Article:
How far he's come is shown in the film's touching final scene when Leslie and Jordan sit on their big leather sofa reminiscing. She says she knows he always wanted to be her hero and she was never so proud of him as when he was on the floor at Sarge's among the broken dirty dishes. He says, bristling with pride, that he will never understand her. He understands he married well. They look lovingly at their two handsome grandsons, one blond and blue-eyed, the other brown-skinned, in the same playpen looking back their grandparents, and we know the Benedicts have come a long way and will continue to live as giants.
Elizabeth Taylor was always a very good actress if she had a great director to guide her. She had worked for director Stevens before in A Place in the Sun, one of her finest films. Giant would be her first Oscar nomination and she would get more nominations in the next four years for Raintree County, Cat on a Hot Tin Roof, Suddenly Last Summer, and then a win for BUtterfield 8. Giant started a long run for Taylor being taken seriously as an actress.
As spectacular as Taylor is as Leslie Benedict, she was not the first one considered for the role. Grace Kelly was one of the earliest contenders for the role that most actresses coveted.
Kelly's former boyfriend, William Holden, was a name tossed around for Jordan Benedict, the role that ultimately went to Rock Hudson. It would turn out to be the best thing he ever did. He had been around Hollywood for 7-8 years making a lot of colorful programmers. When great attention was focused on Hudson for his turn in Magnificent Obsession, he was rewarded with Giant.
There were three lead characters in this epic film and the third was named Jett Rink. Alan Ladd almost had the part but backed out, I believe, because it wasn't the central character. Never a very confident person, he thought playing Jett Rink might result in a future of second leads. Just as another picture put Hudson in the producer's mind, two films and a lot of Hollywood talk brought James Dean the role. I don't think either East of Eden or Rebel Without a Cause had been released when he began filming Giant, but the bosses likely got a private showing and were as transfixed as much as most young people would become.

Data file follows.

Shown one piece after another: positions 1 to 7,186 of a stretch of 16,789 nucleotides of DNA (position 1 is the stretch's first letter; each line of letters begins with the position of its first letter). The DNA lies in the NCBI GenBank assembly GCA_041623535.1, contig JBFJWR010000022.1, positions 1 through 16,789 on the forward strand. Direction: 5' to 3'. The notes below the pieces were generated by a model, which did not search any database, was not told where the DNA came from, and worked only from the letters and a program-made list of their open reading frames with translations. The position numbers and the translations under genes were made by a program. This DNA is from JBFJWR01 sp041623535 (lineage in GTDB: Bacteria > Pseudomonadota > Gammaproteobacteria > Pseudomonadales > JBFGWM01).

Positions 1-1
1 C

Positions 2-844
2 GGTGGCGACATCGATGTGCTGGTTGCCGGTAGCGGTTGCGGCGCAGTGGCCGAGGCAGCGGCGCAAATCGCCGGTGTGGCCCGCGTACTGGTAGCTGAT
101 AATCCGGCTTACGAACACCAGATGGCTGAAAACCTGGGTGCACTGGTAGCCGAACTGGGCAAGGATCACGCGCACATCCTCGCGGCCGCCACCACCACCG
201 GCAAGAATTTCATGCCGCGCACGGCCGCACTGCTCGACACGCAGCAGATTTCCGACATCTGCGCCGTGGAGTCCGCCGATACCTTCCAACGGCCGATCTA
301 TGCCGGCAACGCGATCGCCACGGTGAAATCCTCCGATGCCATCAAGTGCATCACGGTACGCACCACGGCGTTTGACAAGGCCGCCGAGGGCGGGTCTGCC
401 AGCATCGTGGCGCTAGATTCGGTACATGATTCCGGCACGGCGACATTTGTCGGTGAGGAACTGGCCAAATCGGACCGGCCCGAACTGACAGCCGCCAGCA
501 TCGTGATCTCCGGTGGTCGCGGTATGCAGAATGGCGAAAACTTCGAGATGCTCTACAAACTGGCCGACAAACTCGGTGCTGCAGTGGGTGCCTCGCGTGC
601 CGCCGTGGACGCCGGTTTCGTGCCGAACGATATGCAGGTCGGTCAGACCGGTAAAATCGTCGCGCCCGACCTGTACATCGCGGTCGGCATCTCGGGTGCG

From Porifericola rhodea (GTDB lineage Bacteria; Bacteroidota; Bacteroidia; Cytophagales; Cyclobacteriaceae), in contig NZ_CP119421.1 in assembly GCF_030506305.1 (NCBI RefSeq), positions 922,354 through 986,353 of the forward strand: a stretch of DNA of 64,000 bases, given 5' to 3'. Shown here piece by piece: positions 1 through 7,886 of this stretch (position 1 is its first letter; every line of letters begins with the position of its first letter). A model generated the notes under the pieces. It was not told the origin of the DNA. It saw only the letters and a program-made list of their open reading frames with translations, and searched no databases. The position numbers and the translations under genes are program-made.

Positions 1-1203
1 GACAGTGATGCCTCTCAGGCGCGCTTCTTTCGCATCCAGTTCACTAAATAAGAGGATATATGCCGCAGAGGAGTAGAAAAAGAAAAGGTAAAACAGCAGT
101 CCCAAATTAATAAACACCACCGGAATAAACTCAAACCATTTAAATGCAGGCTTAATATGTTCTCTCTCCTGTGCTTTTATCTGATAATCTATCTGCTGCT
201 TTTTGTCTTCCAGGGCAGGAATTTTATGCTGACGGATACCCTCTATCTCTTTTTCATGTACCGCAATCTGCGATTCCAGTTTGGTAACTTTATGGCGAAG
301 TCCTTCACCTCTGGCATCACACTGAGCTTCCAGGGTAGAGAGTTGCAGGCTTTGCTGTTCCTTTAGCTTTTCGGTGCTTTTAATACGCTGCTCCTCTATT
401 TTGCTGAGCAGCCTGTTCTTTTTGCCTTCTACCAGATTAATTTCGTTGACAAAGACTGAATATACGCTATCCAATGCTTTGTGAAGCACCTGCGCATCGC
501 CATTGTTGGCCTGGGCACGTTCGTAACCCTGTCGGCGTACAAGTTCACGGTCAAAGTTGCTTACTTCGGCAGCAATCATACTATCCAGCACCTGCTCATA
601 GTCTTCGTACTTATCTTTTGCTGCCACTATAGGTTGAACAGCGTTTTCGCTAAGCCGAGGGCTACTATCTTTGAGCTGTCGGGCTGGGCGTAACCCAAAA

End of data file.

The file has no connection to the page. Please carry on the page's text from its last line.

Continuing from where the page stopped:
This was only Dean's third major film. He was magnificent in the first two and I liked him very much in the first half of Giant, as the younger Jett. But I think the film's only serious flaw is his acting in the second half. He never convinced me as an older man and I thought his drunk scenes bordered on embarrassing. And of course his short career ended on that note. Too bad.
I have always loved the Taylor-Hudson-Dean triumvirate but admit to wondering how it all would have looked with Grace Kelly, William Holden and Alan Ladd.
George Stevens had a long, distinguished Hollywood career. Many of his films were famous and highly lauded. He made Shane just before Giant and The Diary of Anne Frank after it. In the 1940s he was responsible for helming Penny Serenade, Woman of the Year, The Talk of the Town and The More the Merrier.
(The above is Leslie leaning against the living room wall listening to the macho males drone on. I loved this hairstyle so much that years later I asked my wife to duplicate it which she did to my utter pleasure. Damn, why did I divorce her? Oh yes, I remember...)
Giant was a happy three-month shoot in Marfa, Texas. Taylor, the house mother to all gay men, was happy because she was costarring with at least four of them. She loved Hudson his whole life and she and Dean got on famously. Dean and Hudson were wary of one another; they were way different types of actors and they conducted their private lives markedly different. Dean also sparred occasionally with director Stevens over interpretations of characterization and Dean's impatience with Stevens' methodical ways. Dean aside, the cast and crew loved George Stevens. Most have said they longed to do good work for him, to make him proud. I think they succeeded.
Everything about Giant is, well, giant. Big cast, big house, big attitudes, big vistas, big length. It has big music, too. Dimitri Tiomkin, who knew a little something about triumphant movie scores, outdid himself with Giant. It certainly contributed to the overall effect of the film, which became the biggest, most financially successful film in the history of Warner Bros. at the time.
Here's a look:
Review of Argo